A legal safeguard built into Guatemala's justice system is being used to stall the extraditions to the United States of some of the country's most notorious suspected drug traffickers.
The writ of amparo -- which is something along the lines of an injunction in the United States, or "accion tutela" in Colombia -- provides widespread "relief" or "protection" for the appellate who feels that a statute, law or government action is violating his or her rights under the country's constitution.
The amparo is a broad measure that can also be used to reclaim rights as well, such as the right to obtain government-generated documents (equivalent to the Freedom of Information Act in the United States). As such, it is a sacred legal tool.
However, lawyers of some of Guatemala's most notorious suspected organized crime figures are repeatedly employing the amparo in what appears to be an effort to indefinitely delay the extradition of their clients.
There at least nine high-profile suspects awaiting extradition who have used the measure.
1. Waldemar Lorenzana, alias "The Patriarch," the long-time head of the Lorenzana clan, a diverse and powerful trafficking group that has been accused of working with both the Sinaloa Cartel and the Zetas.
2. Elio Lorenzana (pictured above), the son of Waldemar, and a suspected trafficker in his father's organization.
3. Juan Ortiz Lopez, alias "Chamale," the Guatemalan contact for the Sinaloa Cartel in the San Marcos state along the Mexican border.
4. Mauro Salomon Ramirez, a top lieutenant for the Chamale organization.
5. Alma Lucrecia Hernandez, Salomon's replacement after his arrest in 2010.
7. Victor Emilio Estrada Paredes, who worked closely with his half-brother Edgar.
8. Byron Linares, a long-time drug trafficker who was captured then released in the early 2000s, then recaptured; Linares allegedly has connections in Colombia and sells illegal drugs to the Sinaloa Cartel, among others.
9. Alfonso Portillo, Guatemala's ex-president who is accused of embezzlement, and has been tied to a group of ex-military intelligence personnel that facilitates drug trafficking, human smuggling, illegal adoptions, and other criminal activities.
The frivolous nature of the amparos has US authorities wringing their hands. In one case, the suspect's lawyer filed an amparo contending that the words "United States" was not specific enough language to know who the accuser was, and that it could be confused with "the United States of Mexico."
Others have made references to conflicts of interest within the court system, as this account from elPeriodico illustrates, attempting to sideline judges they deem unfavorable.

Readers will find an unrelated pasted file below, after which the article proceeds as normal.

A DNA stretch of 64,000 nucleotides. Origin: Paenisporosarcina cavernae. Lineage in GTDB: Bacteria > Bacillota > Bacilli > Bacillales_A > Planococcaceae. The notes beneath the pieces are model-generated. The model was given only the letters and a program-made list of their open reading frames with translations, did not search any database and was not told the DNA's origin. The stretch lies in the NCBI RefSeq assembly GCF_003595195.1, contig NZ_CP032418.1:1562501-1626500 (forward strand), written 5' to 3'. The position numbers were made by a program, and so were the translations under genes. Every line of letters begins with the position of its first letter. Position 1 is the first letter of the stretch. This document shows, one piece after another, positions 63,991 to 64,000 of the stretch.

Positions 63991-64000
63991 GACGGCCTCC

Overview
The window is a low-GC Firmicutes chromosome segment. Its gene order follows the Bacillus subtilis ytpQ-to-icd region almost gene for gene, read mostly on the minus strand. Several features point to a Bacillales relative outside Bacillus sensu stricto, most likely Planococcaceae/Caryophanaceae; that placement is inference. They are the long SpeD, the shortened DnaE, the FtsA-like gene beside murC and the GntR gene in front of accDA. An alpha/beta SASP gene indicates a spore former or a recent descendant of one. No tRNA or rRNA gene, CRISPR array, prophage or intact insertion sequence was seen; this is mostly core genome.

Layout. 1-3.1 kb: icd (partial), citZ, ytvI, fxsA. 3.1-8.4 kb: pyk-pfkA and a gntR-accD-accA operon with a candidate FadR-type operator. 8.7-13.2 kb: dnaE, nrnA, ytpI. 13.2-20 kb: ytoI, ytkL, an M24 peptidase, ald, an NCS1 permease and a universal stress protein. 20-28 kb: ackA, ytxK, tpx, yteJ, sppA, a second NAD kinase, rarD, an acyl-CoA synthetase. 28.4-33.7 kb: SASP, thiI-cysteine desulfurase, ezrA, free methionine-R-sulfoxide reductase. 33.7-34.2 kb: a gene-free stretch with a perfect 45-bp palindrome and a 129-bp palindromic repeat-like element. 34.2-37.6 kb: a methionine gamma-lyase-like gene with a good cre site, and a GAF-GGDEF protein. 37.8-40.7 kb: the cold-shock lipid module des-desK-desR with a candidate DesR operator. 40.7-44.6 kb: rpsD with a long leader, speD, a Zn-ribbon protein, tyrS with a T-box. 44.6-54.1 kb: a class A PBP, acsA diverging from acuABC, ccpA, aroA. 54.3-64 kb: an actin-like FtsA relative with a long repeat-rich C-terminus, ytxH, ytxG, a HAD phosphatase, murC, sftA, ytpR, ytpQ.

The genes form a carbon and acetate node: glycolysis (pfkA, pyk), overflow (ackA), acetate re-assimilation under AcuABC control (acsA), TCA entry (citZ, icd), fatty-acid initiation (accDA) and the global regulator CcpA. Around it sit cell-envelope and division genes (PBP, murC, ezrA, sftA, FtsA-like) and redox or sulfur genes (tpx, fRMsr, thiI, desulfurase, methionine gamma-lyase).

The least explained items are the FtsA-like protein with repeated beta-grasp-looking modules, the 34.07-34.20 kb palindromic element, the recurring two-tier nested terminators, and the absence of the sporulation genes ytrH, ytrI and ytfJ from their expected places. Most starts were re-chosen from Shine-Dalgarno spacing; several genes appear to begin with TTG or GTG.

The most common amparos challenge the constitutionality of extradition (for example, see pdf version of what Elio Lorenzana's lawyers filed in 2011, following his capture).
Guatemala allows extradition for cases that have been resolved or in cases in which the suspect is not wanted for a crime in Guatemala. But only Portillo and Linares still faces charges in Guatemala. Once those are settled, their lawyers are likely to file more amparos.
In the case of Portillo, this may be futile. Guatemala's former president Alvaro Colom, in one of his last big decisions as head of state, authorized the extradition of one of his longtime political rivals just months after the courts, in a shameful ruling, absolved Portillo, and two of his accomplices, of several charges.
The amparo has also been employed against other judicial bodies seeking to prosecute organized crime figures, most notably the International Commission Against Impunity in Guatemala (CICIG), a United Nations-sponsored project that assists judicial and police authorities in investigating high-profile crimes.
The legal tactics go beyond amparos. On February 1, the day a court was to decide Elio Lorenzana's fate, his lawyers resigned, leaving him without a defense and leaving the court with little choice but to suspend the hearing.
Traffickers in other countries have employed amparos as well, most notably in Mexico and Venezuela, where high-profile figures have argued extradition violates the constitution and their rights under it.
Amparos in extradition cases are not new, and US Congress has discussed their use in public hearings in the past. They have long been filed if the accused can face longer or more harsh sentences in the United States for their crimes than under their own countries' laws.
Some of the most significant Guatemalan traffickers, such as Otto Herrera and Mario Paredes, alias "El Gordo," were captured in other countries, making their extraditions or deportations easier. Both Herrera and Paredes were tried and sentenced in the United States.
However, the Guatemala-based cases can take months or years, and US authorities have no option but to wait.